Professional Studies

The department offers this subject to all the students at the college. It is a subject that educates the students on the professional parameters that inform a practising teacher.


    Professional Studies is one of the core subjects in the Teacher Education Curriculum. The subject is meant to act as a binding agent between theory (which is done in Theory of Education) and theory (done in the subjects as Main Study 1 or 2). As the glue of the two, Professional Studies endeavours to marry theory with practice so that the pre-service teacher is guided accordingly.

As a take-off point, Professional Studies looks into the Ethics of the Teaching Profession. It also looks at the Principles of the profession, the justification of teaching as a profession.


Professional Studies rests on five key pillars. These are as follows:
(1) The teacher has an obligation to shape the nation’s learners to pursue knowledge and skills as a way of helping them to be useful citizens.
(2) The teacher has a joint responsibility with the parent in helping the learner reach their maximum growth. The teacher has to establish a mutual relationship with the home of the learner.
(3) The individual teacher as part of the school community has to shape a good and conducive environment with the larger community for the benefit of the learner. The school has to forge a co-operative and friendly relationship with the community.
(4) There should be mutual respect of other teachers by the teacher. An excellent collegial and reciprocal relationship among staff in an institution tends to benefit the learner.
(5) The teacher has to respect the rules and regulations as laid down by the employer. The Employer-Employee relationship has to be observed and maintained and monitored at all times. The relationship has to be kept smooth and in good faith at all times by and for both parties.

Ethical Conduct of teachers are taught and expected to be life blood of the teacher. The ethical considerations are drawn from Statutory Instrument 1 of 2000. These are the prescriptions and proscriptions of the profession.

The Prescriptive Aspects

  •  Etiquette –the teacher’s conduct, dress and manners shall be exemplary.
  •  A teacher shall seek maximum educational advantage for his/her learners.
  •  A teacher shall regard all learners as people entrusted in his/ her custody and shall not take advantage of their status as pupils.
  •  A teacher shall control his temper even under extreme provocation.
  •  A teacher shall support a professional organisation or union.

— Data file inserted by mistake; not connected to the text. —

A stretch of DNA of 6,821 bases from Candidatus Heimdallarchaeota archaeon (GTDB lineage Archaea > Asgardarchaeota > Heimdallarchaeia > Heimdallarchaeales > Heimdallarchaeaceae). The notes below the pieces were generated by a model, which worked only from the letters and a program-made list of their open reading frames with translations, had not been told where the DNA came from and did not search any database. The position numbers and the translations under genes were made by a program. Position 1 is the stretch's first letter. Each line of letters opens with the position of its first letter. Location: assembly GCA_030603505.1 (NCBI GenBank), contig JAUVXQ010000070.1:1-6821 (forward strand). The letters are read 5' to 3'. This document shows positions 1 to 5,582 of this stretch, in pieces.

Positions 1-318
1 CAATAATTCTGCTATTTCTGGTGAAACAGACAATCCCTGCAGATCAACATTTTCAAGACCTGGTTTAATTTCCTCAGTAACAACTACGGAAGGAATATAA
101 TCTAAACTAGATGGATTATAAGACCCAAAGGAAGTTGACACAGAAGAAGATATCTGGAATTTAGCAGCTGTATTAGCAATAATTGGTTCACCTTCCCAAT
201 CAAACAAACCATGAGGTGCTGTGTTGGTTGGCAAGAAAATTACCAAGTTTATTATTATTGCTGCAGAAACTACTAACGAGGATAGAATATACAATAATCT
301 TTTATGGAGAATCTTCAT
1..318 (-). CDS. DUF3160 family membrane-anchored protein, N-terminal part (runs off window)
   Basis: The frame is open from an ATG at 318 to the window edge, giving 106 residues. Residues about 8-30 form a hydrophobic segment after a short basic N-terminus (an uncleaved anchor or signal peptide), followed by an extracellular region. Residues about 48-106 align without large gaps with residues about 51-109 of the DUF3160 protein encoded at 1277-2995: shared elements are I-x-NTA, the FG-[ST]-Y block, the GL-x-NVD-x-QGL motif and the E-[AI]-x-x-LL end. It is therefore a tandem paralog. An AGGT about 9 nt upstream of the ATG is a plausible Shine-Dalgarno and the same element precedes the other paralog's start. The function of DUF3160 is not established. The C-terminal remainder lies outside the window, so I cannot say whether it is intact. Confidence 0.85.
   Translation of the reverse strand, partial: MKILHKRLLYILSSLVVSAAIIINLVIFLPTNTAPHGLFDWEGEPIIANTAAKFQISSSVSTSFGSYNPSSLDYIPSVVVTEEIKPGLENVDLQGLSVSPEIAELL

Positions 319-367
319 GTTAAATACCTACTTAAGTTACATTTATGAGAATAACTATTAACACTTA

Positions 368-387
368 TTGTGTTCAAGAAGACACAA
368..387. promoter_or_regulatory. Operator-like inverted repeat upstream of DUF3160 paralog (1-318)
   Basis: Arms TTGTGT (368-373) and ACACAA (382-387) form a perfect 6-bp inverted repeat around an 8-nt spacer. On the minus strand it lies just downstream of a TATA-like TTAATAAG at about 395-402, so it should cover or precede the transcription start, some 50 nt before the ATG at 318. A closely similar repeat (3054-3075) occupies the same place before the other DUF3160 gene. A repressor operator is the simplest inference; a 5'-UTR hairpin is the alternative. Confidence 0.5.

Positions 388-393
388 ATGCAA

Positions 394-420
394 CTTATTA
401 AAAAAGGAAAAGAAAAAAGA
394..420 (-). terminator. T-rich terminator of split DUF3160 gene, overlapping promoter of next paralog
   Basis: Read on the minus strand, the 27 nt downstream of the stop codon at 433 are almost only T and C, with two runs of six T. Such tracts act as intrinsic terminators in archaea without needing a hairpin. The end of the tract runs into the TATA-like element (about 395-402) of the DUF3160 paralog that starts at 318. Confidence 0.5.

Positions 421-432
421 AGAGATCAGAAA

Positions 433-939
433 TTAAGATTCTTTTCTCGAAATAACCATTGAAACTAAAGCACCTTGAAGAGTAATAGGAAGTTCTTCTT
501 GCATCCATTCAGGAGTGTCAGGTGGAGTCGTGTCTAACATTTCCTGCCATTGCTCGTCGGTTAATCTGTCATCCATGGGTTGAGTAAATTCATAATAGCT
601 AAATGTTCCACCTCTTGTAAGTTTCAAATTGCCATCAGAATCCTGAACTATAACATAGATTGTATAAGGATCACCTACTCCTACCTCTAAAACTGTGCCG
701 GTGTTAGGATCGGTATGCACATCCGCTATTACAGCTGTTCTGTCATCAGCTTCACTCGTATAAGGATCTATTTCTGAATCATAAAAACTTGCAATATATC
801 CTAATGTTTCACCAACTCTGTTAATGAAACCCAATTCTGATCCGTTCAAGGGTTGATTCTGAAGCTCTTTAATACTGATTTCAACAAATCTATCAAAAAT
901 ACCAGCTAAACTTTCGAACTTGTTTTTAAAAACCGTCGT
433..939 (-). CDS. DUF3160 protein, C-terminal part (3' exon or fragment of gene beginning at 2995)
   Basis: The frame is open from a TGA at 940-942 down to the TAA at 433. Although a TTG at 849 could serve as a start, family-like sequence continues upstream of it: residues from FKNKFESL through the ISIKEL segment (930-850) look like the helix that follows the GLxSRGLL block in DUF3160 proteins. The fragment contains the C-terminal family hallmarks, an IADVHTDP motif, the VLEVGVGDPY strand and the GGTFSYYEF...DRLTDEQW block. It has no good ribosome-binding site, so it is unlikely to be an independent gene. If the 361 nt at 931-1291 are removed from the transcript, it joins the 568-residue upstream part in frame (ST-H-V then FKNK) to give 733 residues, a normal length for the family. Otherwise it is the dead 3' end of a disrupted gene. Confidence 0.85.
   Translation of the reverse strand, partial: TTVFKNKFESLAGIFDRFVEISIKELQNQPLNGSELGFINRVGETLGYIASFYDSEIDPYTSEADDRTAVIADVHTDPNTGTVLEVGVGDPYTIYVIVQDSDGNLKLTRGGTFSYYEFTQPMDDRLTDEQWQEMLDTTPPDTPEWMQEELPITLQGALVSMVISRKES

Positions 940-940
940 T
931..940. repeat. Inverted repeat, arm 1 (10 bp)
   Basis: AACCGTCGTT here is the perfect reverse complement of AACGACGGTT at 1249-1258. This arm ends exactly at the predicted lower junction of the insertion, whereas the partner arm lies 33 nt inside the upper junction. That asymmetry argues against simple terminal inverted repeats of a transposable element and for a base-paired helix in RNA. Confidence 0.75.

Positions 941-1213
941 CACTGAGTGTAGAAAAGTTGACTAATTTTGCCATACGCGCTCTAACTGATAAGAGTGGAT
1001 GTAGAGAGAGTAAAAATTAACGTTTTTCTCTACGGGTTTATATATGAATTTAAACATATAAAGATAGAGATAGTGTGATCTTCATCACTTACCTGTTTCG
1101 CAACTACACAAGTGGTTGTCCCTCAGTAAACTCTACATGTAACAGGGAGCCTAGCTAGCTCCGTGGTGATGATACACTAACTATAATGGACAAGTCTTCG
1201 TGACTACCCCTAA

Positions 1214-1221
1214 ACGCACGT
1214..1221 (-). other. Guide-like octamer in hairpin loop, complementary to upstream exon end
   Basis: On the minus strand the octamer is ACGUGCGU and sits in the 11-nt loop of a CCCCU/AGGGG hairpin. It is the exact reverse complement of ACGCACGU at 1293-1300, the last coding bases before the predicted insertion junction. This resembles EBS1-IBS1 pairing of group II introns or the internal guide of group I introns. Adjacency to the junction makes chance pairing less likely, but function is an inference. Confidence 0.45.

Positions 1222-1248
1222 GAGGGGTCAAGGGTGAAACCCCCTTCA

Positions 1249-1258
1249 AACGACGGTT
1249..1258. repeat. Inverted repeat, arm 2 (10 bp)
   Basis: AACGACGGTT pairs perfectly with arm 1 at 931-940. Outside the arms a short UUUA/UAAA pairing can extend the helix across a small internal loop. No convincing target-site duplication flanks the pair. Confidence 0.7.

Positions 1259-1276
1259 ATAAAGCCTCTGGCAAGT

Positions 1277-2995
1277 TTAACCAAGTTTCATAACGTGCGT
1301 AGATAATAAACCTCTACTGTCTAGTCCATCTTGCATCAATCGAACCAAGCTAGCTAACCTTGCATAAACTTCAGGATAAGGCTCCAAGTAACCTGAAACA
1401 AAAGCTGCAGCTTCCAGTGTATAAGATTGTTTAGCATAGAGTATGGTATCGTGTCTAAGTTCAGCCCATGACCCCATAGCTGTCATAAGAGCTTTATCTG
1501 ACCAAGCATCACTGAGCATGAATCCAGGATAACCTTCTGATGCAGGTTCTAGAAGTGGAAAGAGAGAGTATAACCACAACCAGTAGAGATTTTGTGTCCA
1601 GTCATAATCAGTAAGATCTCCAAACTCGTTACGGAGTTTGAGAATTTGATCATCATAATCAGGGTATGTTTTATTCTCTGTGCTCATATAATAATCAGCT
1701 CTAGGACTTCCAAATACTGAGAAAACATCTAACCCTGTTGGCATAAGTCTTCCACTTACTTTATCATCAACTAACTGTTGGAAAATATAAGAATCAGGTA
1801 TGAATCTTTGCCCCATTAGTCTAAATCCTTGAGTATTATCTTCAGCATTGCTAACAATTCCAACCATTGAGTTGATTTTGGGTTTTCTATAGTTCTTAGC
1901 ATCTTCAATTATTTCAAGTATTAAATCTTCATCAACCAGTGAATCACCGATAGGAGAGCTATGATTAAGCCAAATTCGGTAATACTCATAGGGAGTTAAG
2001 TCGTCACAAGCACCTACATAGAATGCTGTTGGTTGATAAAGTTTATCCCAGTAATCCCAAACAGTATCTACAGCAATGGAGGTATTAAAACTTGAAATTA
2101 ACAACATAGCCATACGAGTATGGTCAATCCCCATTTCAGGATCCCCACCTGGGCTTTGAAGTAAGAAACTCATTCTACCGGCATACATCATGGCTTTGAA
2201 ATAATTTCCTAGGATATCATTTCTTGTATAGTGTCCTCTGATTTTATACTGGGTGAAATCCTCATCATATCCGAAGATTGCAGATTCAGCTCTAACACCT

•  A teacher shall do anything in their power to defend and enhance the reputation of the teaching profession.

The Proscriptive Aspects

  •  A teacher shall not take advantage of the young learners entrusted in his/ her care.
  •  A teacher shall not speak ill of other teachers to the learners, parents and other teachers.
  •  A teacher shall not in any circumstance pretend to know and proceed to teach what s/he does not know.
  •  A teacher shall not divulge the examination or test material to any learner or any unauthorised person.
  •  A teacher shall not appear before a class, in a drunken state, slovenly dressed or smoke in class.


Research at Hillside Teachers’ College is one of the five pillars of the College Strategic Development Plan. Research is central to the college’s present and future growth. It is embedded in all the college activities. It is regarded as the panacea to all our challenges be they of an academic, administrative and social nature. Research at Hillside Teachers’ College is taken from three angles:
(a) For the college to move forward in any aspect of development, research is undertaken to come up with informed decisions. This is across the board.
(b) Research projects are done by students with the supervision of lecturers. All pre-service teachers are expected to undertake a research project in their major subject. This is one of the requirements of the diploma course (section four in the Professional Studies profile).
(c) Research is also done by lecturers. At this level, research comes in, firstly, when lecturers research in their subject areas for their lecture presentations and also when compiling research papers for presentation in professional research conferences. The idea behind this form of research being that of publication of such work in reputable journals. This form of research serves a twin purpose of academic and professional growth for the member involved and for the advancement in frontiers of knowledge. The college is in the process of launching a College bulletin and a journal for the publication of both students’ and lecturers’ research projects and papers.

In conclusion, research is seen as a solution to all the problems that can bedevil the college. As such, it is done for the college for academic and professional advancement for both the student and the lecturer. We endeavour to nurture a culture of research on a cross-cutting basis. The college values research as an indispensible ingredient in the production of quality teachers who will serve the nation and region with distinction. On the part of the lecturer, it aims at empowering him/her to produce papers for publication. This is a capacity building initiative.